The Democrat race, it seems that Obama has got a substantial edge. But on the Republican side, way, way, way too close to call. The weather here today, at least for the first part, expected to be pretty good but we've got some bad weather moving in across the country which may affect people's ability to get out to the polls. Let's check in with Rob Marciano. He's just down the street in the CNN Center in Atlanta. What are we looking at today, Rob?

ROB MARCIANO, CNN METEOROLOGIST: Oh, you know, we've got a pretty bad outbreak of severe weather actually, John. It looks like they'll be a handful of states that will be affected by bad weather today. But the real core of where we expect the severe weather to be will be in some states that, well, at least right now, it's moving through an area that's not too affected. But places like Missouri and through Illinois and through the Ohio River Valley, these are areas that are going to be definitely under the gun.

We have a severe thunderstorm watch across central Texas including Dallas until 10:00 -- 9:00 local time, 10:00 Eastern. Look at this line of severe weather moving through Indianapolis, just to the south heading into Ohio as well. This is a line that could produce some gusty winds, some hail as well. But as we get into the heat of the day and temperatures today are going to be well above average south of the front, that's really going to stoke the fuel for the fire here.

New York will see some rain. Some of this will be heavy at times, especially starting from western upstate New York and then traversing across the state to the more heavily populated areas. So that will be a state certainly that will be affected by bad weather. Western parts of Pennsylvania today as well.

The backside of this system, some snow. So look snows across parts of eastern Colorado heading into states like Iowa, which shouldn't be too much of an issue today as far as voting goes, obviously. But back through Kansas, even Oklahoma seeing a little bit of severe weather this morning. So you got the idea.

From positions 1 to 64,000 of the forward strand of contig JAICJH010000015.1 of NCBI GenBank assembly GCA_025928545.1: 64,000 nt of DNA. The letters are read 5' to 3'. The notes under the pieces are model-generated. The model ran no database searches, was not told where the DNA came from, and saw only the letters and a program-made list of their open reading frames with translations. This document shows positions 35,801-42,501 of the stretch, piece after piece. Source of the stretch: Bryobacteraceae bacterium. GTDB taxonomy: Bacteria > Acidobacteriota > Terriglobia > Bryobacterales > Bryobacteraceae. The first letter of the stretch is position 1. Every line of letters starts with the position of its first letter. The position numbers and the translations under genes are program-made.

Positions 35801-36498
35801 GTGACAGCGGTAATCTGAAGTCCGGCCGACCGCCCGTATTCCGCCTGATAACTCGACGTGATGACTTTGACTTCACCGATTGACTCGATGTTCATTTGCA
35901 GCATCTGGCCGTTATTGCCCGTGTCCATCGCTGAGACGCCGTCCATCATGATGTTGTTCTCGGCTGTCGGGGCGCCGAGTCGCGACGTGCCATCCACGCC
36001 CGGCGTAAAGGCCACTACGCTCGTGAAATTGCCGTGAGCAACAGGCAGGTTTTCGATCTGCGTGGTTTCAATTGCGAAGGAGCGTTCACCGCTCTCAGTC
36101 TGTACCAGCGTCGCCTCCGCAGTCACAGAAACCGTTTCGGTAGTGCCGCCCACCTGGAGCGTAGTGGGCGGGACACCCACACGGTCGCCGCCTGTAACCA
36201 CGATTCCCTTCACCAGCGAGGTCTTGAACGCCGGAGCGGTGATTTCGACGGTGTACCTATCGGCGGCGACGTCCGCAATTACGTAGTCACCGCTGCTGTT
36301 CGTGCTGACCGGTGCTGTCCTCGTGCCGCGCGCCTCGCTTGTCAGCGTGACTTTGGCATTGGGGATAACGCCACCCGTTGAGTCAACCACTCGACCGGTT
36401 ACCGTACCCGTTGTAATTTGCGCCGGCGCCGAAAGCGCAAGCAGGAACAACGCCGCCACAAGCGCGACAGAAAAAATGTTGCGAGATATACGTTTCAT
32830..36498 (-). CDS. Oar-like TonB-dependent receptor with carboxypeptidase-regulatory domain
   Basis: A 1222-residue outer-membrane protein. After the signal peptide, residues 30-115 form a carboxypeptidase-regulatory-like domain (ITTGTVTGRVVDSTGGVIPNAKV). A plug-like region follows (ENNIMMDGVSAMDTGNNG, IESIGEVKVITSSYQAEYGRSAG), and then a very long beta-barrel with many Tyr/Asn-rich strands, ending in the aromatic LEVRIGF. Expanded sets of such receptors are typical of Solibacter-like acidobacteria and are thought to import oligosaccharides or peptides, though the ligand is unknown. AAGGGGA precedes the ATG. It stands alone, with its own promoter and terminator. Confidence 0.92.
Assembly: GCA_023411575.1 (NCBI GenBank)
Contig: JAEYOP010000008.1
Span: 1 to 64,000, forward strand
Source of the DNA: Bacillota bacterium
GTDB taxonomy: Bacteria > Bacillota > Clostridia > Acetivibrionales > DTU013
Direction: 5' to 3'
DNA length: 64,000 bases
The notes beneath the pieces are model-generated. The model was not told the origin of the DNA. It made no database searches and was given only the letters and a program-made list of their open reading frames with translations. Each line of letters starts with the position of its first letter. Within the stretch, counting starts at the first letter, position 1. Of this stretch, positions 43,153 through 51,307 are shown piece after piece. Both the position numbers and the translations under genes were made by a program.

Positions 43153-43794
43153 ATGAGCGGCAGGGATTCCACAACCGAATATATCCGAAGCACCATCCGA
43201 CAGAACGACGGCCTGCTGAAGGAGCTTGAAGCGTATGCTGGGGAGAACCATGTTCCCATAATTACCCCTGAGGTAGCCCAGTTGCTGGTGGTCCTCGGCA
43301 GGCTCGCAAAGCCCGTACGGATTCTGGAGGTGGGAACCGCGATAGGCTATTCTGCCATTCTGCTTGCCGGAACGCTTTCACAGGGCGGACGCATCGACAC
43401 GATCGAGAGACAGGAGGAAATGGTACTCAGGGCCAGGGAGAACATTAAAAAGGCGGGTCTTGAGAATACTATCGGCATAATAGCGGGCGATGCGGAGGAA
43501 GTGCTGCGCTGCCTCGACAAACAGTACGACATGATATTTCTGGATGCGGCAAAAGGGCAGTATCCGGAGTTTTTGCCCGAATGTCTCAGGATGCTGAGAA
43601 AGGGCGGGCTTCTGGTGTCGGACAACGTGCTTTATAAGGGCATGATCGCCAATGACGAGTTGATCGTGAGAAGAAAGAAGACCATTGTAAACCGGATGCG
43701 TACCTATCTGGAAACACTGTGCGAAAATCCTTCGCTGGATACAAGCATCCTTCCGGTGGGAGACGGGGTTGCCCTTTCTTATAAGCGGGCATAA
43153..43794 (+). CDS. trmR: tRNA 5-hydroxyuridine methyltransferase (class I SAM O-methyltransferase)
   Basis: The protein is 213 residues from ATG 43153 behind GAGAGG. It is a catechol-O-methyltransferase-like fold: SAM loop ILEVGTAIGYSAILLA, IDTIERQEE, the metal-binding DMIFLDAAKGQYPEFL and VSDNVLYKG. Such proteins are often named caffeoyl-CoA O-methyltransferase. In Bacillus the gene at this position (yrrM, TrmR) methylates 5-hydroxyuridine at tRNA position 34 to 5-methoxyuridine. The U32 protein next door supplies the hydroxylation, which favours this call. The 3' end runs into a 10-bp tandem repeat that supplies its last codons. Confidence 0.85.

Cold and flu reports, we'll take you to it. The reds now popping up on the map. More widespread activity from Alaska all the way down paradise. By the way, Hawaii seeing tremendous amount of rain the past four days. Texas under the gun for bad weather or bad feeling people. Cold and flu widespread also in upstate New York. Hope you're feeling well, John. Back over to you.

ROBERTS: Feeling great, Rob. And we were going to Chattanooga today but we got a little bit worried about the weather so we decided to stay here in Atlanta. But very important state, Georgia, is to Super Tuesday. So good thing that we're here. MARCIANO: Yes, it's a big weather.

ROBERTS: We want to be talking to Hillary Clinton. Yes, we want to be talking to Hillary Clinton in just a couple of seconds. So let's take it back up to New York, and here's Kiran.

CHETRY: That's right, and we're at a polling station here in Harlem. Right behind me, the preparations are under way. The polls are officially open now. Here, they expect about 4,000 people to come out. They're registered to vote at this public school. And voting is already under way in three states right now, including, as we said, New York, where 101 Republican delegates as well as 232 Democratic delegates are up for stake this morning.

Senator Hillary Clinton would certainly like to earn those Democratic delegates, and she joins us this morning from Chappaqua, New York. Good morning, Senator Clinton. Good to see you.

SEN. HILLARY CLINTON (D), PRESIDENTIAL CANDIDATE: Good morning.

CHETRY: Well, you know, today really is the day. It's a big one, and what we want to try to do is go over a couple of the issues that separate you from Barack Obama so that people can make a better and informed decision. One of the big issues on the domestic front is health care. And I'd like, if you could, to explain for us exactly how your universal health care plan would work for people who can afford insurance but choose not to get it.

CLINTON: Well, I am the only candidate left in either party who has a universal health care plan that will cover everyone, and there will be financial help through health care tax credits and limiting the amount of percentage of income that anyone ever pays for a premium. People will be signed up when they come in contact with various agencies, like schools or even at the workplace or their health care providers. Because if we don't have everyone covered, we will, number one, not be doing what we should in America to take care of our people, but also we'll be wasting money because we know we spend more money than anybody in the world.